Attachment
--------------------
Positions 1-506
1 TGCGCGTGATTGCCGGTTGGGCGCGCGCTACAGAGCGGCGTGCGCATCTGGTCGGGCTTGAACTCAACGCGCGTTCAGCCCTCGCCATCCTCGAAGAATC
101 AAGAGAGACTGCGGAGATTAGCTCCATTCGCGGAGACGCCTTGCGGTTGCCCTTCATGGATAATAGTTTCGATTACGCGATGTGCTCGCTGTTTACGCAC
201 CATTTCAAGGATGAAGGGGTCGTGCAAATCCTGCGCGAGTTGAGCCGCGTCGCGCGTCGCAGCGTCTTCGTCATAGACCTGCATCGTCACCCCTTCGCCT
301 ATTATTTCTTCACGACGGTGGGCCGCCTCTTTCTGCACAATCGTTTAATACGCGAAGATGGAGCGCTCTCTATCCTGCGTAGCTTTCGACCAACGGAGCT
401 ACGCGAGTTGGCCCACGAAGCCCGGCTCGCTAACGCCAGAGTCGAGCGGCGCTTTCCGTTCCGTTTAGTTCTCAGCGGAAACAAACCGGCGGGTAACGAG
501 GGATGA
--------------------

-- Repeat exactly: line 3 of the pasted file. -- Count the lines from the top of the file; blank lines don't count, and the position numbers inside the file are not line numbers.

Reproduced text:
101 AAGAGAGACTGCGGAGATTAGCTCCATTCGCGGAGACGCCTTGCGGTTGCCCTTCATGGATAATAGTTTCGATTACGCGATGTGCTCGCTGTTTACGCAC